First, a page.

Boredom arises when we are engaged in some kind of repetitive task and we are not adequately challenged.
The harder the work, the greater the sense of satisfaction.
By engaging opposition, a deeper understanding of one’s own standpoint emerges. If you just think about your own viewpoint and you have no willingness to open your own viewpoint and you have no willingness to open yourself to opposing viewpoints, there will be no room for growth or improvement.
To be in flow means to be totally absorbed in whatever one is doing at the moment. It occurs when one is fully present and completely focused on the task at hand.
True happiness is associated with a sense of meaning, and arises on the basis of deliberately cultivating certain attitudes and outlooks. Rooting out destructive states of mind such as hatred, hostility, jealousy, or greed, and deliberately cultivating the opposing mental states of kindness, tolerance, contentment, and compassion.
It is a mistake to rely on work as our only source of satisfaction. Just as humans need a varied diet to supply a variety of needed vitamins and minerals to maintain health, so we need a varied diet of activities that can supply a sense of enjoyment and satisfaction.
A third of people see their work as a job, a third as a career, a third as a calling. [irregardless of the job, it’s the attitude]
Relying on something external for happiness will always let you down.
There is great importance on having a sense of self that is grounded in reality.
When I read books I make a connection with my own experiences. I don’t separate my life into academic pursuits and personal experiences – they are interrelated. So then instead of the material or presentation becoming dry and academic, it becomes something living, something alive. It becomes something personal, something related to my own inner experience.
Self-appraisal – developing an accurate and realistic sense of self through careful observation – leads to greater self-understanding.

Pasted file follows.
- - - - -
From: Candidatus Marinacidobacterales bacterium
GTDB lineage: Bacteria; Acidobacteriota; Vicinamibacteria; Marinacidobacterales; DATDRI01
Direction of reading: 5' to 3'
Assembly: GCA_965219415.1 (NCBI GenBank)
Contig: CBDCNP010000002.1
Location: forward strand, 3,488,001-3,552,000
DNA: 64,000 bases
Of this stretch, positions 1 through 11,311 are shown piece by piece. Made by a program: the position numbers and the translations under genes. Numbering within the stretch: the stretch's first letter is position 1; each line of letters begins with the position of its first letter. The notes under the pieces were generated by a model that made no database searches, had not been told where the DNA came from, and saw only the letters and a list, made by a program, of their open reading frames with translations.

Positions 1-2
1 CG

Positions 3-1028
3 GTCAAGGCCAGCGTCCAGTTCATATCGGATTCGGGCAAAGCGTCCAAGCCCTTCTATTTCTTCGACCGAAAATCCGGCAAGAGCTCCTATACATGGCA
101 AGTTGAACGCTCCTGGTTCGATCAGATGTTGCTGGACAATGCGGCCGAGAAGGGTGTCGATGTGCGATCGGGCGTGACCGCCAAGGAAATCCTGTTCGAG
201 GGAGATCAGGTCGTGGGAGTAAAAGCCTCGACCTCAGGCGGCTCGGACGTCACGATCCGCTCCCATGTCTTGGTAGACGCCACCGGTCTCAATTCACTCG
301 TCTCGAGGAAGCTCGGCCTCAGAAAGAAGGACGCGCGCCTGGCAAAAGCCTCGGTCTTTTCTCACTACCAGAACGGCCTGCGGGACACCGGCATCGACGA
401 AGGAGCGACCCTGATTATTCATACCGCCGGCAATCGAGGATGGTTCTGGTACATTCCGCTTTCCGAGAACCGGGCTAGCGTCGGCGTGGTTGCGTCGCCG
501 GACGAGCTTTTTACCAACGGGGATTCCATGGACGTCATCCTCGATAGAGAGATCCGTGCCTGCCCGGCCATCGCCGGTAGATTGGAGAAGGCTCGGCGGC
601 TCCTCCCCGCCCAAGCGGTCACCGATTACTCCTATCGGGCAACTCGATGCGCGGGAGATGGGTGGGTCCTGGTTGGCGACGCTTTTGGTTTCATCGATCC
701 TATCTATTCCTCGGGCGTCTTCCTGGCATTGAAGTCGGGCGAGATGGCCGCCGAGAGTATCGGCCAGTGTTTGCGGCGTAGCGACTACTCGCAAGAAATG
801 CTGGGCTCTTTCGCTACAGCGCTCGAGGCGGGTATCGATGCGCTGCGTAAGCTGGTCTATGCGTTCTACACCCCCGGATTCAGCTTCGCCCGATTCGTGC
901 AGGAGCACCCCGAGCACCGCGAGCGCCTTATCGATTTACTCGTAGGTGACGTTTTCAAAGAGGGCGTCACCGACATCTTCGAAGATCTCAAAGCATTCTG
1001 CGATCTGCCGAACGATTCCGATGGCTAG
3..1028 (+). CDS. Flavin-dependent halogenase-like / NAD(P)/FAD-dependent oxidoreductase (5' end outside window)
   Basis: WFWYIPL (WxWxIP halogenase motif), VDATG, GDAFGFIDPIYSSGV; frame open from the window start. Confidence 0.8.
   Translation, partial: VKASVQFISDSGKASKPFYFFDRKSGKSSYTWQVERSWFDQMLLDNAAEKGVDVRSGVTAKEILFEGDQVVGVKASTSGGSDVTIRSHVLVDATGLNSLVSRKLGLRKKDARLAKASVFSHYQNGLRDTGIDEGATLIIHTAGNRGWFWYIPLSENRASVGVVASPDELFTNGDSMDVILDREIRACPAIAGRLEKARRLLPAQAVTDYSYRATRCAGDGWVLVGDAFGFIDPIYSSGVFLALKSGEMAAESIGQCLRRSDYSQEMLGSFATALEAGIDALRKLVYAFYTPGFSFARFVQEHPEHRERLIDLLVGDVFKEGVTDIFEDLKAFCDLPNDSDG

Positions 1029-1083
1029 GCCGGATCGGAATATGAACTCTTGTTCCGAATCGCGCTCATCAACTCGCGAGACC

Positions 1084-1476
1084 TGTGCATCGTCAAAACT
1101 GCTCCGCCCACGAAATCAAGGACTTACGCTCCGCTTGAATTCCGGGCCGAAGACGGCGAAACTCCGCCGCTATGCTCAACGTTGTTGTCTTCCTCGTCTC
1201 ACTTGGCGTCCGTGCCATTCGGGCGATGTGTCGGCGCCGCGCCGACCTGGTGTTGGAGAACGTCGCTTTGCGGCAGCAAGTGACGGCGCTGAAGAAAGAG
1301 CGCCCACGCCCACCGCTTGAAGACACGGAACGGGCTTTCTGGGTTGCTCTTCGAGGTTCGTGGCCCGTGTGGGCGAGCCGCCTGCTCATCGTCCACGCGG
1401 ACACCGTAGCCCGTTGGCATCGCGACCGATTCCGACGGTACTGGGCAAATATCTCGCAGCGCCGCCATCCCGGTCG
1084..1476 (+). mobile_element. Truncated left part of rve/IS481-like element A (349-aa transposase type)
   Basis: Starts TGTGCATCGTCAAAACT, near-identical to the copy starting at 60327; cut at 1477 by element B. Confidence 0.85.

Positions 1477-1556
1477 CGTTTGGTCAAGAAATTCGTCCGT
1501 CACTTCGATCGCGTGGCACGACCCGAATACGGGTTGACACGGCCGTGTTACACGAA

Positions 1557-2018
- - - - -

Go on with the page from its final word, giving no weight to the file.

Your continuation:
If you recognize the tremendous value of self-understanding, then even if you try a certain kind of work or a new job and you fail, it reduces you disappointment because you can look at that experience as a means of increasing self-understanding, as a way of knowing better what you capabilities or skills are or are not.
People with a strong sense of their own identity not only had a greater work satisfaction, but also higher levels of personal well-being and overall life satisfaction.
Those with self-confidence have a valid basis for their confidence, they have the skills and abilities to back it up; where as arrogant people are not grounded in reality – they have no valid basis for their inflated opinion of themselves.
Some people identify so strongly with their role at work, their self-concept is so mixed with the role they play or sometimes the amount of money they make, that it is as if they don’t exist once they lose their job. Those are people whose value system places the greatest emphasis on money or status or those kinds of things, rather than inner values, basic good human qualities.
Those who love their work, would continue to do it even if they didn’t get paid (if they could afford to), who become absorbed in their work, who integrate their work with their values, their lives, their very being – these people have a calling. In addition, those with a calling see their work as meaningful, with a wider purpose and ideally even contribute to the greater good of society or the world.
“If you can, serve others. If not, at least refrain from harming them.” – Dalai Lama
Despite the attempt by some researchers to quantify the precise degree to which work contributes to our happiness it is difficult to generalize and it is largely an individual matter.
Since he had no need for pretense, for acting a certain way in public or while “at work”, and another way in private, and could just be himself wherever he went, this made his work seem effortless.